Te/Sb/Ge/Ag (TAGS) materials with rather high concentrations of cation vacancies exhibit improved thermoelectric properties as compared to corresponding conventional TAGS (with constant Ag/Sb ratio of 1) due to a significant reduction of the lattice thermal conductivity. There are different vacancy ordering possibilities depending on the vacancy concentration and the history of heat treatment of the samples. In contrast to the average α-GeTe-type structure of TAGS materials with cation vacancy concentrations <∼3%, quenched compounds like Ge0.53Ag0.13Sb 0.270.07Te1 and Ge0.61Ag 0.11Sb0.220.06Te1 exhibit "parquet-like" multidomain nanostructures with finite intersecting vacancy layers. These are perpendicular to the pseudocubic 〈111〉 directions but not equidistantly spaced, comparable to the nanostructures of compounds (GeTe)nSb2Te3. Upon heating, the nanostructures transform into long-periodically ordered trigonal phases with parallel van der Waals gaps. These phases are slightly affected by stacking disorder but distinctly different from the α-GeTe-type structure reported for conventional TAGS materials. Deviations from this structure type are evident only from HRTEM images along certain directions or very weak intensities in diffraction patterns. At temperatures above ∼400 °C, a rock-salt-type high-temperature phase with statistically disordered cation vacancies is formed. Upon cooling, the long-periodically trigonal phases are reformed at the same temperature. Quenched nanostructured Ge0.53Ag0.13Sb 0.270.07Te1 and Ge0.61Ag 0.11Sb0.220.06Te1 exhibit ZT values as high as 1.3 and 0.8, respectively, at 160 °C, which is far below the phase transition temperatures. After heat treatment, i.e., without pronounced nanostructure and when only reversible phase transitions occur, the ZT values of Ge0.53Ag0.13Sb0.270.07Te 1 and Ge0.61Ag0.11Sb0.22 0.06Te1 with extended van der Waals gaps amount to 1.6 at 360 °C and 1.4 at 410 °C, respectively, which is at the top end of the range of high-performance TAGS materials.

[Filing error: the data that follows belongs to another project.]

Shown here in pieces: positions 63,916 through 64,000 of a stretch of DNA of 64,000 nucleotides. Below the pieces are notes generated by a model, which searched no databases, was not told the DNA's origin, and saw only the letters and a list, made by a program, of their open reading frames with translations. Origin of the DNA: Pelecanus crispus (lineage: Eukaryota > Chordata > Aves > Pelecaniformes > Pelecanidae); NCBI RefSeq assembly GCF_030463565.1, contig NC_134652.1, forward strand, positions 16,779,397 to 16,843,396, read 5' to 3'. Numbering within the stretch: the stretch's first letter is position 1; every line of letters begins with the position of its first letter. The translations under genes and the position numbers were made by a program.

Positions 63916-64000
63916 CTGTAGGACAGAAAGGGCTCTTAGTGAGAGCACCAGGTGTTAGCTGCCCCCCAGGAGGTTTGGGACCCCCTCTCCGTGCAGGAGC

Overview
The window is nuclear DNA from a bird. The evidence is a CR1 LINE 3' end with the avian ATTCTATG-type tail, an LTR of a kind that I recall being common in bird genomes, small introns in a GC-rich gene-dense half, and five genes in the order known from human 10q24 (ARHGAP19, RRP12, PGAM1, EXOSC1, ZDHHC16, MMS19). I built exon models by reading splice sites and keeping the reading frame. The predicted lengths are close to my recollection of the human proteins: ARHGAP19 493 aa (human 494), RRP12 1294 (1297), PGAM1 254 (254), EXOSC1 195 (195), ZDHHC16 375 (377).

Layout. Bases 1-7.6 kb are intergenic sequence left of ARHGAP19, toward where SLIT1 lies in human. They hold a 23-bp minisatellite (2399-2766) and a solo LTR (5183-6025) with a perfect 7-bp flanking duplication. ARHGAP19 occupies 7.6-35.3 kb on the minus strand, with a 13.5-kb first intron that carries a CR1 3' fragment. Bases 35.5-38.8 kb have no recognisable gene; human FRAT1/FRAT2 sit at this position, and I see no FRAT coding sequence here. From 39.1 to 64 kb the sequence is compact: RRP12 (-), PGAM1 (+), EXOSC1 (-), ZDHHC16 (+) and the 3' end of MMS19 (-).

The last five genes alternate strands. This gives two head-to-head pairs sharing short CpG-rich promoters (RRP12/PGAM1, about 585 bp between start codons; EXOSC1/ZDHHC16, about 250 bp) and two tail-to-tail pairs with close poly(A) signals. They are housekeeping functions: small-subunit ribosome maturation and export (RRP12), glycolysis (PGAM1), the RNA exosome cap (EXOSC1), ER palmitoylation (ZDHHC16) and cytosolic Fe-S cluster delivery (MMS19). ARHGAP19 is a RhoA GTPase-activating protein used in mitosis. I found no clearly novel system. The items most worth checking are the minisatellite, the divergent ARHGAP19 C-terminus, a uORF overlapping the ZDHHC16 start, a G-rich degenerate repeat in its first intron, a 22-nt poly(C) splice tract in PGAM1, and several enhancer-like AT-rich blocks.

ASJC Scopus subject areas
- Physical and Theoretical Chemistry
- Inorganic Chemistry